My friend Laiba plants trees every 6 months. She shared, “Each time I dig up to put my sapling, I find plastic inside the soil. Once I found a used pad as well. People dispose of pads without releasing the after effects!”

The sanitary pads especially the one with “odour lock gel” get stuck into the sewer and don’t get cleared with the machine. Unfortunately, it has to be a human hand that goes inside the sewer to remove it. Exposing them to multiple health issues and resulting in lost dignity.

Representational image only.

Segregation of sanitary waste using hands is a form of manual scavenging. It is a cause of worry. The right to live with dignity is everyone’s right. Do not wait for the government or sanitary product manufacturers to offer better solutions, take matters into your hands. Here is what you can do to cut down menstrual waste –

  1. Switch to eco-friendly pads – Ever heard of reusable sanitary napkins? These are made from 3-4 layers of cloth stitched together. It involves zero plastic. It can be washed and reused for a period of 1.5-3 years. This is an advanced and hygienic version of cloth pads.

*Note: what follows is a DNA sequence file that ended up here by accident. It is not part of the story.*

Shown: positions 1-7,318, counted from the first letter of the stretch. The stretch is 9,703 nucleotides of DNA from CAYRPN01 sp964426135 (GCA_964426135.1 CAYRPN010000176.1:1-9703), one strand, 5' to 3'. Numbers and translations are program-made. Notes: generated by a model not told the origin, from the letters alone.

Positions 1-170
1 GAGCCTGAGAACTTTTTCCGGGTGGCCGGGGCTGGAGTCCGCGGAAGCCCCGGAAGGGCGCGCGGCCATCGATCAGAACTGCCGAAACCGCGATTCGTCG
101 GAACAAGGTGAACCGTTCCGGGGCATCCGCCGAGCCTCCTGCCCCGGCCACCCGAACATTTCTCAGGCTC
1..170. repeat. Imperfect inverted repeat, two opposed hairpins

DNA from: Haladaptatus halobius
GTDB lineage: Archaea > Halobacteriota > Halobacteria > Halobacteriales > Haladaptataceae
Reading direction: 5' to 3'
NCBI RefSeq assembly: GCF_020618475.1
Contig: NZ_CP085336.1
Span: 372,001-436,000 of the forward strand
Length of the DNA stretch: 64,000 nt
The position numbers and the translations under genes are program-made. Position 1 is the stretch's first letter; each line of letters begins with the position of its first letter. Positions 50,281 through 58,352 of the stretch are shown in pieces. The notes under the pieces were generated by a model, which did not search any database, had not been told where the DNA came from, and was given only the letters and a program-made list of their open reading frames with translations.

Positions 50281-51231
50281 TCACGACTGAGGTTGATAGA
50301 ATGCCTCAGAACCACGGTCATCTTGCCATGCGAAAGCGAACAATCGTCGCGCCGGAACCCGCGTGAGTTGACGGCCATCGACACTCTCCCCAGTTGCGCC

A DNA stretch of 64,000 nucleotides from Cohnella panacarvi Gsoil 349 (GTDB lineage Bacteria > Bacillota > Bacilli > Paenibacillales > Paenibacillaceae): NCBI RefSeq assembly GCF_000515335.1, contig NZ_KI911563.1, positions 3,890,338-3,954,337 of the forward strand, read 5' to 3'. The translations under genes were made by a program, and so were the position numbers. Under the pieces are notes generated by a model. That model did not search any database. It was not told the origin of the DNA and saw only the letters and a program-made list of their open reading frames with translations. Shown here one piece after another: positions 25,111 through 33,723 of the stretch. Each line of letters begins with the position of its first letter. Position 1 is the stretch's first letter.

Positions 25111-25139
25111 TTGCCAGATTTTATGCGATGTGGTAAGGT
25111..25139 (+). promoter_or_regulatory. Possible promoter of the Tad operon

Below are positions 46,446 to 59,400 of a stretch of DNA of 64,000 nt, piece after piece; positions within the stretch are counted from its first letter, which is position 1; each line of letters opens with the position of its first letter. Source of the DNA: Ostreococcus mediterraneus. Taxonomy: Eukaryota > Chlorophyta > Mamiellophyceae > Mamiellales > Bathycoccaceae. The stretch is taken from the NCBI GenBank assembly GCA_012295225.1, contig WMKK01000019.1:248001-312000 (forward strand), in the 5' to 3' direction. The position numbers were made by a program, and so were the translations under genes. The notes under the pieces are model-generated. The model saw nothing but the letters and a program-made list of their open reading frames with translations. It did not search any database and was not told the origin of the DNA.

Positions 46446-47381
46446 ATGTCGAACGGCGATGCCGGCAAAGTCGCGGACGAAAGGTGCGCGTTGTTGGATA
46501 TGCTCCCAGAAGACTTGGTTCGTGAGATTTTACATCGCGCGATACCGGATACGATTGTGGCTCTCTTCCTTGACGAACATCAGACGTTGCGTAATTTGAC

2. Switch to menstrual cups – Menstrual cups are made of silicon that can be inserted into the vagina during menstruation. It simply collects the blood. Unlike regular pads, menstrual cups are reusable and can last up to 5-10 years. These are way more hygienic and eco-friendlier than sanitary napkins.
  3. Raise your Voice – Raise your voice against the subtle practice of manual scavenging in India. Demand MHM, menstrual waste management and dignity of sanitary workers.

The Red dot campaign by SWaCH (Solid Waste Collection and Handling Cooperative Society), in Pune, is a step towards providing dignity to sanitary workers. Women put a red dot on their sanitary waste which pardons the workers to segregate it without opening it.

As per Solid Waste Management Rules 2016 issued by the Union Ministry of Environment, Forests and Climate, it is mandatory for manufacturers to provide a recyclable pouch or wrapper for proper disposal of menstrual waste whenever they sell their products.